• There are a number of ways to practice mindfulness in the
• One way is to focus on breathing-
• Ask your client to sit quietly with you and focus on their breathing
• As things come to mind, ask them to name them, “simply” and
then to “lay them down” with the next exhale-- psychologically
putting them down and returning to focused breathing.
Supporting Building of Client Self-Control
• Reinforce with client the power of focus and benefit of
relaxation as they slowly gain control over their thoughts and
• Following breathing exercise--examine with client somatic
• Do a body scan- what is client feeling and where
• “Pick up” or discuss what client is ready to examine that had
been consciously laid down–
• Honor range of feelings
Mindful Breathing Exercise
• Practice with them-begin by devoting 5 minutes a session to
• Process with your client their inner struggle to “set thoughts
down”—support their growing sense of “controlled self”—the
controlled self can be returned to often within session to
demonstrate value of self control as mindfulness develops.
• Work with your client to cultivate their own sense of well-
being as they want it to develop.
Expect Emotional Reactivity
Often, when working with survivors of Abuse and Sexual
harassment there is a lot of emotional reactivity to the
concept and practice of “setting down” fears and pain that
• Your client has been spending a lot psychological energy
defending themselves and has adopted a “structure”—
• Initial relaxation of the structure also involves relaxation of
some of the constructed defenses. In processing this-expect
emotional reactivity. This is good---they are feeling something
new and it is frightening--- it is the undefended self they can
access to begin healing.—
Mindfulness & Resilience
• The work of Dr. Daniel Siegel on Mindfulness and the brain,
teaches us that neuroscience studies and subjective
experience of mindfulness, together demonstrate that non-
reactivity and emotional balance go hand-in-hand with the fact
of labeling and describing internal states.
• “We learn that what before felt like an unchangeable and
distressful feeling can now be observed and noted and we can
come back to equilibrium more readily. This is the essence of a
resilient affective style.”
Tools To Explore
With Your Client
• Narrative Therapy: Working with the survivor’s
narrative can be very effective in reframing responses to
experiences when a goal is set of not feeling “defined” by
• EMDR: Eye Movement Desensitization and Reprocessing
(EMDR) is effective treatment for many in reducing the
“charge” felt when triggered by traumatic recall.
• You may hear stories about how the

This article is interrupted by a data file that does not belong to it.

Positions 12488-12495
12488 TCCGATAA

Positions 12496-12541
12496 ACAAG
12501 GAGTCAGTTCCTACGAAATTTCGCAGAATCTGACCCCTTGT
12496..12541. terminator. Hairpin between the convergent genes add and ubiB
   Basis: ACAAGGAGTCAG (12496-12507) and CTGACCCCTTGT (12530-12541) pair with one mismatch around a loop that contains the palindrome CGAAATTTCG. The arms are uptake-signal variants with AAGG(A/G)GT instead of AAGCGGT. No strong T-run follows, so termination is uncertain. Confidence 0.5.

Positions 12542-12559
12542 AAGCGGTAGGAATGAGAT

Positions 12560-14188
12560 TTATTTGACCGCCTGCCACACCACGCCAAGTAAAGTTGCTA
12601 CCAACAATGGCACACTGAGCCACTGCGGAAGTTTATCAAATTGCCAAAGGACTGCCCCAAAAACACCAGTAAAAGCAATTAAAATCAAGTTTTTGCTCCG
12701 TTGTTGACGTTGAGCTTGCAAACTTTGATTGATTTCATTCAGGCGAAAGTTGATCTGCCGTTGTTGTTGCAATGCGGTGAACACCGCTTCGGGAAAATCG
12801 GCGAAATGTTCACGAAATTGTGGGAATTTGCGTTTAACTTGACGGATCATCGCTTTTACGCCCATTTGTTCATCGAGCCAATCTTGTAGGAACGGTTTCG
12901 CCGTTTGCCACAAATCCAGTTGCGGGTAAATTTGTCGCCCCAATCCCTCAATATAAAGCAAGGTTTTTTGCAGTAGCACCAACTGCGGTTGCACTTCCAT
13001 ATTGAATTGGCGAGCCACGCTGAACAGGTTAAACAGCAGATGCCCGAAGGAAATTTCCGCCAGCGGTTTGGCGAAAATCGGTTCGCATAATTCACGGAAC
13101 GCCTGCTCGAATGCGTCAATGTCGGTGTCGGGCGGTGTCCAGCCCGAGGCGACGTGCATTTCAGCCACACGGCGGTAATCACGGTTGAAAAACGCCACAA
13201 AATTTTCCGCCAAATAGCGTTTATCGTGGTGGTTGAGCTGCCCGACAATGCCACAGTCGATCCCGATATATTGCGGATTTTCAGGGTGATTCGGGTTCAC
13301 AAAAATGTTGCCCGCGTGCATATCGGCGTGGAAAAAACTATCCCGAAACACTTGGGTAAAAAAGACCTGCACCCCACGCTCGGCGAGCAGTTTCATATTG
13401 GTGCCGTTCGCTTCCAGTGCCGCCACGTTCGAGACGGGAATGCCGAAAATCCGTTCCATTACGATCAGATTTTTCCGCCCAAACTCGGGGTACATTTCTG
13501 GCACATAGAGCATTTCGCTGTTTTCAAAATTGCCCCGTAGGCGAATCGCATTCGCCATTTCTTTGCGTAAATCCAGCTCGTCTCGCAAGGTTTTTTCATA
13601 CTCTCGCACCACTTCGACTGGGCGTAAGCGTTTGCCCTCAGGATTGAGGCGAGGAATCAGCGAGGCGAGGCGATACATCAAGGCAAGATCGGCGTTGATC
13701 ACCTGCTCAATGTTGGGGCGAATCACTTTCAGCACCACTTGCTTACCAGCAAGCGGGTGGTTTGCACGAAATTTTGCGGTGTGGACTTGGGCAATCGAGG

victim is often investigated-not the
• Until the protocol for investigating
MST is changed-this will remain an
obstacle for survivors.
• Your client may be unwilling to bring charges against their
• In military sexual trauma cases, you as the clinician
cannot make any guarantees about how your client will
be treated, either by the military or by either a military or
civilian judicial process.
Examine whether or not:
• You, as their clinician can support
them through their process
whether they choose to report the
abuse or not-
Reporting Options as per DoD SAPR
• A confidential reporting method • When a victim reports an
that allows a Service Member incident of sexual assault, the
disclose to specified officials that matter is referred for
he or she has been the victim of a investigation and victim‘s rights
sexual assault. apply.
• Victim receives access to medical • Victims may receive health
care, counseling, and advocacy, care, counseling, & advocacy
without requiring officials to services. However, details of
automatically report to law the incident are reportable to
enforcement or initiate an official command and law
When working with Military clients, please
keep in mind:
• Communications between sexual assault victims and Victim
Advocates are afforded no privilege under military law and VA’s
can be expected to testify at trials.
• In contrast, thirty-five states provide a privilege for
communications between a victim and a Victim Advocate.
• The absence of a privilege can limit the effectiveness of Victim
Advocates in the military community.
• In addition, privilege does not exist between medical personnel
and the Chain of Command
When the assaulted person is a
member of a “reserve unit”
local law enforcement
authorities can and should be
Sexual Assault Response Coordinators
• There is not privilege
between a SARC and a
• It is the role of the SARC to
advocate on behalf of the
victim; however often this
position is a collateral duty
• DSARC in CAI: Combat
Areas of Interest
Client Is a Member of a System
• A client emotionally supported is less likely
to self-medicate destructively.
• Help your client assess their family, social
and work relationships.
• You may want to explore client’s function
level prior to service in order to establish
appropriate therapeutic goals.
The Power of Resiliency
• Your clinical awareness of their experience coupled with
their understanding their response to their experience
can help them examine their “self expectations”.
• Celebrate the fact that they are resilient enough to be in
front of you. They could have made different choices in
their response and they may have considered many more
destructive ones. You can help them recognize the power
of their own responses and how healthy choices support
their healing and resiliency.
Expectation –vs-- Reality
• Psychological distress is often the result of the experience
when expectation does not match reality.
• Often your client will feel defeated by the lack of
understanding of their experience by friends, family and
• Support their exploration of their expectations vs. reality
• By doing this often you are supporting their ability to be
mindful of where they are in the “present moment.”
• MST survivors often describe experiencing ―involuntary